GDPR: Is your organisation accountable or is it a target?

GDPR: Is your organisation accountable or is it a target?

There is now less than 12 months until GDPR D-Day. The 25th May 2018 will usher in a new, more robust personal data protection regime applicable to businesses across the globe who process personally identifiable information about EU residents. It will also act as the starters gun for Data Protection Authorities across Europe to start issuing fines against those organisations who’ve failed to get their act together during the preceding two-year grace period.

The fines for a GDPR breach of 20 million euro or 4% of global turnover have been widely documented. This has been further strengthened with recent analysis from global management consultancy Oliver Wyman, that found FTSE 100 companies could face fines of up to £5 billion a year if they don’t comply with the new regulation.

GDPR goes beyond the realms of merely ticking the boxes and hoping for the best. It is imperative that every business gets this right, and the key to this is accountability.

The need for accountability in data privacy can be traced back to 1980 in the privacy guidelines then issued by the Economic Cooperation and Development (OECD) that described accountability as “showing how responsibility is exercised and making it verifiable.” This definition also lends itself to how GDPR will be in practice. GDPR seeks to strengthen the responsibility of data controllers and data processors in relation to processing of personal data.

Accountability Underpins GDPR Rollout

The European Data Protection Supervisor (EDPS), in their Accountability Fact Sheet, state that accountability in personal data processing requires:

  • Transparent internal data protection policies, approved and endorsed by the highest level of the organisation’s management
  • Informing and training all people in the organisation on how to implement the policies
  • Responsibility at the highest level for monitoring the policy implementation, assessing and demonstrating to external stakeholders and data protection authorities the quality of the implementation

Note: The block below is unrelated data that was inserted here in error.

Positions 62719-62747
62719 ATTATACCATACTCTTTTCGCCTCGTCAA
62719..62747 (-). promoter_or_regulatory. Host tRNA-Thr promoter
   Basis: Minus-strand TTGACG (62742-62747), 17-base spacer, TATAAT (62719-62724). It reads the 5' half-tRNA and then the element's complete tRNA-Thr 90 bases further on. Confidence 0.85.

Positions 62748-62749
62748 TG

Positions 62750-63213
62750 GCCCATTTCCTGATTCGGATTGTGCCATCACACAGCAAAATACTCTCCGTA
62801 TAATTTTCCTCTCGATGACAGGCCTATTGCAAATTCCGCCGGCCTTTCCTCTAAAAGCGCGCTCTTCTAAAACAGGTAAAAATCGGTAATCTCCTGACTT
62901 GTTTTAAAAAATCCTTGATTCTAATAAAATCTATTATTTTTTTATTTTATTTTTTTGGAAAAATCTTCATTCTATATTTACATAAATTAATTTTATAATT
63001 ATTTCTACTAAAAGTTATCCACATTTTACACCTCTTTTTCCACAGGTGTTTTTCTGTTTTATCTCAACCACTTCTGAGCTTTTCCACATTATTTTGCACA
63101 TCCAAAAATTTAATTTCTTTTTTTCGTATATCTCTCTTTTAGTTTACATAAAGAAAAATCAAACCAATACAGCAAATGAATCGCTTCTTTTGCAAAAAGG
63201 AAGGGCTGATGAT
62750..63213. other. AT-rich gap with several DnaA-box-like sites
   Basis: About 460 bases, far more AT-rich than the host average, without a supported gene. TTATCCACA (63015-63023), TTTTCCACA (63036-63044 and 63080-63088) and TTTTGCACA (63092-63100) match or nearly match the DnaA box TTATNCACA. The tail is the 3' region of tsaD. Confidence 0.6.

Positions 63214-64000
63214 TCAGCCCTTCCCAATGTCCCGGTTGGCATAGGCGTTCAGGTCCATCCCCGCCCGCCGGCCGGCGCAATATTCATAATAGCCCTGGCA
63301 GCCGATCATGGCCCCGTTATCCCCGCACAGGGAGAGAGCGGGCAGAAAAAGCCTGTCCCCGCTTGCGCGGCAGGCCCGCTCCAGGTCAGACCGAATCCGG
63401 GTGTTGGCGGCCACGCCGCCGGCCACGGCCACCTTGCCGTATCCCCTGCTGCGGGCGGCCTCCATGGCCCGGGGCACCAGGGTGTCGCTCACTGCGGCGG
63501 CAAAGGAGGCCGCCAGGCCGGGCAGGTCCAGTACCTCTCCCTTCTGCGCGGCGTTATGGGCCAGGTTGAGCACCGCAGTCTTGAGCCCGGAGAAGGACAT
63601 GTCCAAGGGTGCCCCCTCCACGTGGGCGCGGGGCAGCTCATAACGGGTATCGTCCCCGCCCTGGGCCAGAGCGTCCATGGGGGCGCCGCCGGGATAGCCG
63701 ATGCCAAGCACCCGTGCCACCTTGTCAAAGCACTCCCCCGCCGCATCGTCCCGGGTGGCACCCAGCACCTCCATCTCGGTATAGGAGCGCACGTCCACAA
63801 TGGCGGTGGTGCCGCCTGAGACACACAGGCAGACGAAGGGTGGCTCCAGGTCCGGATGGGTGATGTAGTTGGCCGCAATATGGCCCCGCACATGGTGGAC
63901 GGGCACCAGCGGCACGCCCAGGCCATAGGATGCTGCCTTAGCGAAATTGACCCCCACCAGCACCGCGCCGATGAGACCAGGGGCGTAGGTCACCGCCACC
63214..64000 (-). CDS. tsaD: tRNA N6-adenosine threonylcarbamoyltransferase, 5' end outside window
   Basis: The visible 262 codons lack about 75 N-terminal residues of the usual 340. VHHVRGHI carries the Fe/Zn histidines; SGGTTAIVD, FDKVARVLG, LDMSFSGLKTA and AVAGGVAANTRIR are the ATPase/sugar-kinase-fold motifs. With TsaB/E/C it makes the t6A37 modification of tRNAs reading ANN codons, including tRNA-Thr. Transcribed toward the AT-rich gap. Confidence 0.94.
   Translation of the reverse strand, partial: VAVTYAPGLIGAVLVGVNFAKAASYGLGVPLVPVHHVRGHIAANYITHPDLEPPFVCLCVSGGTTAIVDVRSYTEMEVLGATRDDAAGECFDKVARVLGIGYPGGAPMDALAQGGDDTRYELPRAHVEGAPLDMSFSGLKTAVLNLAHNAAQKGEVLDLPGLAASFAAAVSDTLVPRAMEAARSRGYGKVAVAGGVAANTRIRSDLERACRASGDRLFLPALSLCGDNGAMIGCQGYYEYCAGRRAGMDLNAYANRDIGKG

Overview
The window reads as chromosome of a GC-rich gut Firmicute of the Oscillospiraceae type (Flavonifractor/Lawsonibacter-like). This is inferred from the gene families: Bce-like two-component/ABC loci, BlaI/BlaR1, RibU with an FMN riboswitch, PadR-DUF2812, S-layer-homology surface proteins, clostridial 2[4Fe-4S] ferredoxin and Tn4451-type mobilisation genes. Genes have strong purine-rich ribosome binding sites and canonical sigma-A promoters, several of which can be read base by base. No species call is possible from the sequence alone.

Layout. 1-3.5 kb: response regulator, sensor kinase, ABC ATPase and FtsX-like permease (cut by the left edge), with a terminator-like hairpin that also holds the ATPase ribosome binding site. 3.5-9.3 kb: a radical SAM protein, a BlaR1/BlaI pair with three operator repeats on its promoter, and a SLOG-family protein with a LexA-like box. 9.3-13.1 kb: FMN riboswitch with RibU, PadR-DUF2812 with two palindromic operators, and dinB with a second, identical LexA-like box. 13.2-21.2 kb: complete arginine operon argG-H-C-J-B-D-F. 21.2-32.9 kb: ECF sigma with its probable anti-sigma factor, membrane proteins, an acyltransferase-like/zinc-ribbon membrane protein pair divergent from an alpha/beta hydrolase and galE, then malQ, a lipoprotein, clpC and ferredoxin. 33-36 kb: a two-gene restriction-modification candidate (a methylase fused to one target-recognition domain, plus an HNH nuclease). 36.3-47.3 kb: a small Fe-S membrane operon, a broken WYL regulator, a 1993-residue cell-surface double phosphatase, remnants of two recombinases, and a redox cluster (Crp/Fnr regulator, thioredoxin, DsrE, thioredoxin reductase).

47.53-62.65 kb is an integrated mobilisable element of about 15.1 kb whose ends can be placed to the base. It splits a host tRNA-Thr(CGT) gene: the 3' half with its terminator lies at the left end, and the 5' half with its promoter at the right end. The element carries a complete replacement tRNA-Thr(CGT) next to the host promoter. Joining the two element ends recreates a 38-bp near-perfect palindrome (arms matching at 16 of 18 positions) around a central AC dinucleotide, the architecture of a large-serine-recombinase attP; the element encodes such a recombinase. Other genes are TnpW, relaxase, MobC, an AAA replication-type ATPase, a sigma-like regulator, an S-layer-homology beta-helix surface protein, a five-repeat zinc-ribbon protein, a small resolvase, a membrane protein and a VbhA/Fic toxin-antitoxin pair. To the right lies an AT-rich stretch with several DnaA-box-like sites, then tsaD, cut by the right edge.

• Procedures for redressing poor compliance and data breaches.

Although the word accountability appears seldom in the GDPR, the core concept of accountability underpins the entirety of the GDPR.

  • Article 5: identifies the Data Controller as being responsible for ensuring compliance with the principles in GDPR surrounding personal data processing. In addition to ensuring compliance with GDPR principles, the data controller must be able to prove it by having in place adequate records of all data processing operations and make sure such records are being kept up to date. This will in practice require that specific resources are assigned to ensure regular updates and follow-up of those records.
  • Article 24: states that the Data Controller should implement, review and update technical and organisational measures (i.e. policies and procedures) to show that processing operations are carried out in line with the new GDPR rules.
  • Article 30: states that each controller and processor and, where applicable, their representative, shall maintain a record of processing activities under its responsibility.
  • Article 39: states that the organisation must monitor compliance with the regulation, with other Union or Member State data protection provisions and with the policies of the controller or processor in relation to the protection of personal data, including the assignment of responsibilities, awareness-raising and training of staff involved in processing operations, and the related audits.

GDPR compliance will be an evolving process for every business, as more information is shared, stored, processed, more policies and procedures will need to be updated and created on a regular basis. It is up to businesses to build a framework upon which a culture of privacy can be established. This means real change to the culture of an organisation. Accountability isn’t something that can be an afterthought of your GDPR preparation, rather it needs to be at the core of your GDPR plan now, in May 2018 and forever more.

GDPR fines won’t just happen when a huge cyber-attack or event happens, they could just as easily be triggered because of a complaint made by a disgruntled customer. If it then becomes evident to the investigating Data Protection Authority that you aren’t taking your accountability obligations seriously, a large fine could then follow.

GDPR requires organisations to be compliant with the new regulation, but it also offers the opportunity to be enhance your business by committing to the ethical use of personal data. You can use this onus on accountability to present your organisation as a bastion of individual privacy rights which can play an integral part in whether someone chooses your company over a competitor.

The time to act on GDPR is now. It’s also important to remember that any plan you put in place must have accountability as a core component. This enables you to be compliant on May 2018, future proof your organisation for years to come and reduce the likelihood of your organisation being made an example of by a trigger-happy Data Protection Authority.

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